Burnt Offerings: MOD DVD

Burnt Offerings For July 9: Wide Awake In Streamland

July 9, 2013 - 11:00 am   |   by
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There isn’t a whole heck of a lot to discuss in the world of MOD this week.  So after a quick look at the week’s new releases and a handy-dandy link to this week’s review, I’m going to spend most of this week’s column looking at streaming video, that scourge of disc collectors everywhere.


The Andy Hardy Film Collection, Volume 2 – The first volume of this series was released back in 2011.  This 5-disc set collects the remaining 10 films from the long-running Mickey Rooney series.  I’ll be honest, I’ve never seen an Andy Hardy movie in my life and know them only by their wholesome slice of American Pie reputation.  Even so, I’m a little confused by the seemingly random order of the films’ release.  This new set includes the first entry (1937’s A Family Affair), the last (1958’s Andy Hardy Comes Home) and eight more from the years between (Judge Hardy’s Children, Love Finds Andy Hardy, The Hardys Ride High, Andy Hardy Gets Spring Fever, The Courtship Of Andy Hardy, Andy Hardy’s Double Life, Andy Hardy’s Blonde Trouble and Love Laughs At Andy Hardy).  I’m not sure why they didn’t just release these in chronological order to begin with.  Maybe the titles in the first volume are the most popular and well-known, although it seems like popularity and name recognition would be relative when it comes to the Andy Hardy series.  Anyway, you can now have your very own Hardython in your own home.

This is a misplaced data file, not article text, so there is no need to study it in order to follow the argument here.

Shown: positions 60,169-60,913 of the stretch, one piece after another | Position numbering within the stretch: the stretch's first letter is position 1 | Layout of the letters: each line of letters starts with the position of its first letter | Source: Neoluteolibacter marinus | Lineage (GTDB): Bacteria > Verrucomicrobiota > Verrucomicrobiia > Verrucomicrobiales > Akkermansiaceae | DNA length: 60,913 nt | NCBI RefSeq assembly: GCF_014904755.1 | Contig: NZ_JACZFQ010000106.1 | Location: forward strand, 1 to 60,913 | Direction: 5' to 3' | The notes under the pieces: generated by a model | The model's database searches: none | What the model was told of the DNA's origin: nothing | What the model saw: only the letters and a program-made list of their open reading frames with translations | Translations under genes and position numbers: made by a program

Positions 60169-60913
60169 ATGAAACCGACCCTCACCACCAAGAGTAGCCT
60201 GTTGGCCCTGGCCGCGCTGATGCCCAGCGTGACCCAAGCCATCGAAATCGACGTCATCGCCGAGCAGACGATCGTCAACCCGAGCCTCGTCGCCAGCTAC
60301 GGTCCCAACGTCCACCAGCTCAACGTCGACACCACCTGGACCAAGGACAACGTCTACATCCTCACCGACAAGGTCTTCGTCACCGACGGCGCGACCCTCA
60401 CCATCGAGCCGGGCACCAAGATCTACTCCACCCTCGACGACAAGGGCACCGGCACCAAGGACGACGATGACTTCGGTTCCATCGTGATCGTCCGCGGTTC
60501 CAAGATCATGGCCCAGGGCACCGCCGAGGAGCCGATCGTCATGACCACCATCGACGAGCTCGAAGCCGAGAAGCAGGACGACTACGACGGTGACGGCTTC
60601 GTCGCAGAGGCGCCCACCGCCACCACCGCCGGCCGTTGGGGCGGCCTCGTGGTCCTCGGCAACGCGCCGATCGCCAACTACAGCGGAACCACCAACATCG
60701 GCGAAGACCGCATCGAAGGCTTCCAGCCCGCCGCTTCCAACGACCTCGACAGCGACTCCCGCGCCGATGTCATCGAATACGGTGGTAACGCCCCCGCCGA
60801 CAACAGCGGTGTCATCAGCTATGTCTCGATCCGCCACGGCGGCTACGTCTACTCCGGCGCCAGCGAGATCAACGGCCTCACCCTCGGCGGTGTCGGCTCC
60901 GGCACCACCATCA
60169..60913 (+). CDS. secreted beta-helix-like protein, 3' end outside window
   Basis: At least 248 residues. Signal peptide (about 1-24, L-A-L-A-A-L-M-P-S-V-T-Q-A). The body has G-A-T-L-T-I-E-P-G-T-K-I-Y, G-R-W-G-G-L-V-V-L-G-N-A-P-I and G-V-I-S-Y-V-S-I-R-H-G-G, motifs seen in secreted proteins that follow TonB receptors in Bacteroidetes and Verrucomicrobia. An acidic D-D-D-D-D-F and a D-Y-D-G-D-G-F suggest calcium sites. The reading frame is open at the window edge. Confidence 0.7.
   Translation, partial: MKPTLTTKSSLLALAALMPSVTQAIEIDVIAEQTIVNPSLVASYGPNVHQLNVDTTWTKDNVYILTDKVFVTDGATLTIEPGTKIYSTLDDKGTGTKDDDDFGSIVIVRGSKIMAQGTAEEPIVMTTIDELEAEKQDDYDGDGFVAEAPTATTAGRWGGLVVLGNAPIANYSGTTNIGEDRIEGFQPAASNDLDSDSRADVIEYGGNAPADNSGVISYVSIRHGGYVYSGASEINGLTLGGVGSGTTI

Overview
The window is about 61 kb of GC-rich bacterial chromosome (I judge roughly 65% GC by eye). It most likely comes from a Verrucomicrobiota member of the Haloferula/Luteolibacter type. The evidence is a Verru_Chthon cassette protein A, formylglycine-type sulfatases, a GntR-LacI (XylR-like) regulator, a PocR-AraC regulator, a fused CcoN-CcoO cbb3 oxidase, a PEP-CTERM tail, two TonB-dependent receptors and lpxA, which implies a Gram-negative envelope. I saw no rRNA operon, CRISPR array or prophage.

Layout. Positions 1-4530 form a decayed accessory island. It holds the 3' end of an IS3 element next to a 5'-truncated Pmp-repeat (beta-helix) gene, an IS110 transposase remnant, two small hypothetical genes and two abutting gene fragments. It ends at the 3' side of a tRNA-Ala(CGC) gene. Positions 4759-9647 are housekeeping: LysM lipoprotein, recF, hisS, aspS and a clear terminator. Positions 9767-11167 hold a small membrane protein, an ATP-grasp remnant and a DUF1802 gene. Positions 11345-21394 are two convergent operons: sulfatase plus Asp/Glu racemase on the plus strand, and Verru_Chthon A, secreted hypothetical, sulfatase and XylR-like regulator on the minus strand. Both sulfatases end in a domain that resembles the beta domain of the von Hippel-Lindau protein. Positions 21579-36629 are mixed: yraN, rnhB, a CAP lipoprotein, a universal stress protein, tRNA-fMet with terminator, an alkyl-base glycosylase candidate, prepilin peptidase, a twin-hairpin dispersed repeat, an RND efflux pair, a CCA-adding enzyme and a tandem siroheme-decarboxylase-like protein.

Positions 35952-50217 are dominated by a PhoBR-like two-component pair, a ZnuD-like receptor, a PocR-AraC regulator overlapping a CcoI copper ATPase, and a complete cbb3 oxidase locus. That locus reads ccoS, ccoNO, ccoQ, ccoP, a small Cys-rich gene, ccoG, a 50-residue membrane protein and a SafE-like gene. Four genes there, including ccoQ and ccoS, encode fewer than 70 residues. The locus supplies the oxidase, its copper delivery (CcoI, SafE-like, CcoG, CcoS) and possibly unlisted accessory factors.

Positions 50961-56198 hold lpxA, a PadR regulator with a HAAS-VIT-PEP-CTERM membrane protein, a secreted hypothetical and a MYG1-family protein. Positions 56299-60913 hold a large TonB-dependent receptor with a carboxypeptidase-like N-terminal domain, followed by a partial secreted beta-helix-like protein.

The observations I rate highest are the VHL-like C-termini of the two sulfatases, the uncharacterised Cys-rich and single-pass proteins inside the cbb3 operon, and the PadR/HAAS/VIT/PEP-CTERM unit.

Time Trax: The Complete Second Season – Dale Midkiff returns as time-traveling cop Darien Lambert in the second and final season of the cult sci-fi series from Harve Bennett.


Pop a Gleemonex, sit back and enjoy Kids In The Hall: Brain Candy! (Warning: Do not read while driving or operating heavy machinery.)


As you may recall, the internet came to an end a few months back when “Streamageddon” hit Netflix Instant.  Approximately 1,000 titles disappeared from the service, causing much gnashing of teeth and rending of garments.  A scapegoat was needed, so fingers were pointed at Warner Archive Instant.  They, in their greed and lust for bandwidth, surely must have spirited the titles away, secreting them under their red demon cloaks under cover of darkness for use on their own streaming service.

The angry internet villagers pursued Warner Archive with torches and pitchforks.  All the while, the scrappy young streaming service professed its innocence in the theft. In the end, all the hullaballoo couldn’t prevent Streamageddon from crashing down upon us.  In the blink of an eye, helpless victims watched as their instant queues dwindled from a magnificent 500 titles to a mere 457.  In its aftermath, victims attempted to seek solace in binge-watching Arrested Development but to no avail.

Today, we survivors have rebuilt society but we are changed.  Streamageddon is now the stuff of legend, whispered about in hushed tones and the subject of strange folk songs sung by mad-eyed minstrels.  We eye our Roku and Apple TV boxes with suspicion, the question always lurking in the back of our minds: when will you turn on us again?